A second image of yielding hearts comes from the Book of Mormon, an account written many centuries ago. A group of people had been enslaved by their enemies who would beat them and treat them like animals. The pain and suffering of this people was so great that three times they made violent attempts to rise up and free themselves. Each time, however, they were driven back in defeat, death, and sorrow. Eventually, “they did humble themselves even in the depths of humility; and they did cry mightily to God; yea, even all the day long did they cry unto their God that he would deliver them out of their afflictions.” And the Lord heard their prayers. Over time, a long period of time,1 the hearts of their enemies were slowly softened. The people began to “prosper by degrees” until they were entirely freed from their afflictions in a series of miraculous events (Mosiah 21) through the mercy of God.
Unexpected events that bring sorrow especially have a way of focusing our minds and hearts to search for answers. As we pray to God for understanding and for healing, we often expect answers to come in a certain way and within a certain time. Yet the passage of time is often a necessary element for healing and the development of understanding. As one writer expressed, “By itself . . . the passage of time does not bring an automatic advance. Yet, like the prodigal son, we often need the ‘process of time’ in order to come to our spiritual senses . . . So many spiritual outcomes require saving truths to be mixed with time, forming the elixir of experience, that sovereign remedy for so many things.”
Faithful endurance involves letting go of our insistence that healing and understanding comes exactly as we think it should. It also involves more than passively allowing life’s circumstances to inflict its wounds upon us, and instead, actively magnifying the blessings, gifts, and talents God has already given. As we trust in Him with faith and patience, understanding and healing can slowly build on our souls as small flecks of gold are harvested from the stream or as the dews from heaven distill upon the earth (D&C 121:45). Ultimately, it is God’s own patient long-suffering which provides us the needed developmental space or time to improve. As we yield our hearts to Him, we can prosper by degrees until we learn what He would have us understand through His grace and mercy.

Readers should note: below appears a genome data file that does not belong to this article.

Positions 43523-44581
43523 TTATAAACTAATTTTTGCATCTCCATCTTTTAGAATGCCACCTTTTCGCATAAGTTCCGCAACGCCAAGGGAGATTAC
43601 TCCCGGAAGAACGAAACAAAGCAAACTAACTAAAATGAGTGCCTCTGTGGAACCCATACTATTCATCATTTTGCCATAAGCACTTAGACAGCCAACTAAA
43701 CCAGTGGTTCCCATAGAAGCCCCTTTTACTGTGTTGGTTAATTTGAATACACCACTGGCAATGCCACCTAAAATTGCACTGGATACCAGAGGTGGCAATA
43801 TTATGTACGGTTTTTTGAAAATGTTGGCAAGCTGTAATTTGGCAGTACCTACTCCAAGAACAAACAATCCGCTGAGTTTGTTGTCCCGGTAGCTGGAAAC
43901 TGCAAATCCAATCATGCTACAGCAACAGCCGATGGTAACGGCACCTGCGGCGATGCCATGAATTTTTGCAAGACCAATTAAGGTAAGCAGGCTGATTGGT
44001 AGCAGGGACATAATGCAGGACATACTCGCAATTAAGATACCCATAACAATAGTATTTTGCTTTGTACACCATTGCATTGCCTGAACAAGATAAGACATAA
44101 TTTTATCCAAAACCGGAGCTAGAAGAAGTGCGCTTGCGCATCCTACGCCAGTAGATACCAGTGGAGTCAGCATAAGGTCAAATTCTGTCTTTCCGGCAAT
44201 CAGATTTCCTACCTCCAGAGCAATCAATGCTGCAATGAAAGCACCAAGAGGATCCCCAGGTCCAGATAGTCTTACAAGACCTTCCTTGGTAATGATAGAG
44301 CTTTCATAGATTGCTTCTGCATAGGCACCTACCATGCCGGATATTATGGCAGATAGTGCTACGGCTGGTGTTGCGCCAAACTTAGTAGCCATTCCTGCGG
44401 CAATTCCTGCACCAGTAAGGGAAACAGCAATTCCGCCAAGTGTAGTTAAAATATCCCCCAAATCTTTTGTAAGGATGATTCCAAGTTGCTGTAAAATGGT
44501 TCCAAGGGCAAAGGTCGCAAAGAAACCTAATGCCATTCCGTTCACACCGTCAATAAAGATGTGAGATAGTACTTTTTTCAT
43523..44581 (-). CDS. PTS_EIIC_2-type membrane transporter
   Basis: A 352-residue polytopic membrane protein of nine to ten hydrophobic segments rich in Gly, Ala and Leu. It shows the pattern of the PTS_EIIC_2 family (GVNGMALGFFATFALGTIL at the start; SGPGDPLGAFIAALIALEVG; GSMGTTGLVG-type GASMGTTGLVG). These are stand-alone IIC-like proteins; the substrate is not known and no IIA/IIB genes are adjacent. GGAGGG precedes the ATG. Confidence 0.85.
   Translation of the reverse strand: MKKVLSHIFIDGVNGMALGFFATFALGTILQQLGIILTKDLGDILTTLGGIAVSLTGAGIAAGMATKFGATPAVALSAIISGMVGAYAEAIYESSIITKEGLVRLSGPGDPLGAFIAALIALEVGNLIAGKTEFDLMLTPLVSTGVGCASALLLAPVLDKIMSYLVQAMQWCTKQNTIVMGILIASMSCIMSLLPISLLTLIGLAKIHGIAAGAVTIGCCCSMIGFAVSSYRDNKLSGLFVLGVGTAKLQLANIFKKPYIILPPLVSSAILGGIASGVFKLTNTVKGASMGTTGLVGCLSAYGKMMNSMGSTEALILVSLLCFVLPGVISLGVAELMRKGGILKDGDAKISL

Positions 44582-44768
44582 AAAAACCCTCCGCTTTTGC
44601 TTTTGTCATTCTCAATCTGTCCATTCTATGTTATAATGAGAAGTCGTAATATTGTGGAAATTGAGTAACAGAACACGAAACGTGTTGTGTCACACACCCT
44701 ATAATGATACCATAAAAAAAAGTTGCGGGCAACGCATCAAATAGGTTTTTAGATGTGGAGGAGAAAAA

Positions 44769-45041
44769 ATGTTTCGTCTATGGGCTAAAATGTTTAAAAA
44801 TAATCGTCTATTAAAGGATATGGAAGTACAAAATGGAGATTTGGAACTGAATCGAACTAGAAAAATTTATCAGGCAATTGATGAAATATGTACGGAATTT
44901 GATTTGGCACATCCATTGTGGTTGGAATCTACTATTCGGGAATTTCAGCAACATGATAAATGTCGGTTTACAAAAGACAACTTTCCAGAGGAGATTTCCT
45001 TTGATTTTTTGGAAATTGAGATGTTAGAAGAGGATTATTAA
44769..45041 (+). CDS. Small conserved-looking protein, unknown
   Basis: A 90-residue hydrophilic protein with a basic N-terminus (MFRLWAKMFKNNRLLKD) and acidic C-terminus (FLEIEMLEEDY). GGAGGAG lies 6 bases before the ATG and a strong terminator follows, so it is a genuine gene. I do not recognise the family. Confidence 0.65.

A third image of a yielding heart also comes from the Book of Mormon. A prophet named Nephi provides an account in which his father describes a strange vision that includes a tree with fruit. Nephi, believing that the tree represents something deep and meaningful, prays and asks God to know what the tree represents. In response to his question, Nephi is shown a vision of Mary, and is told that she is the “mother of the Son of God.” He then sees Mary, holding a child in her arms, and is told that the child is “the Lamb of God, yea, even the Son of the eternal Father.” Then, without even mentioning the tree, God asks Nephi, “knowest thou the meaning of the tree which thy father saw?” Amazingly, Nephi somehow understands and responds “Yea, it is the love of God, which sheddeth itself abroad in the hearts of the children of men; wherefore, it is the most desirable above all things” (1 Nephi 11).
At first Nephi has no idea why he is given the vision, or how it fits in to his question. But what better image to teach the meaning of true love, than that of a mother, even Mary, holding the Savior of the world as a baby in her arms? Perhaps there was no other way to really teach Nephi what the tree meant.
As we seek to learn what God would have us learn, events are likely to unfold in a manner that we never anticipated because there is no other way to teach us what we really need to know. In my experience, spiritual insight rarely comes as I expect, but as I can understand.
I believe that God loves us and wants what is best for us. I believe He wants us to pursue our passions with joy and determination. I also believe that painful experiences can teach us perspective that we can learn in no other way. The purpose of life is not to memorize recipes, but to learn to creatively apply fundamental principles that apply eternally. As we show a willingness to take the first step, God will teach and inspire us, provided that we yield our hearts to him in patience and faith. God will teach us what we need to know. With a yielding heart we can be blessed by His guidance through episodes of both unanticipated sorrow and amazing success.
1Long enough to raise grain abundantly, flocks and herds.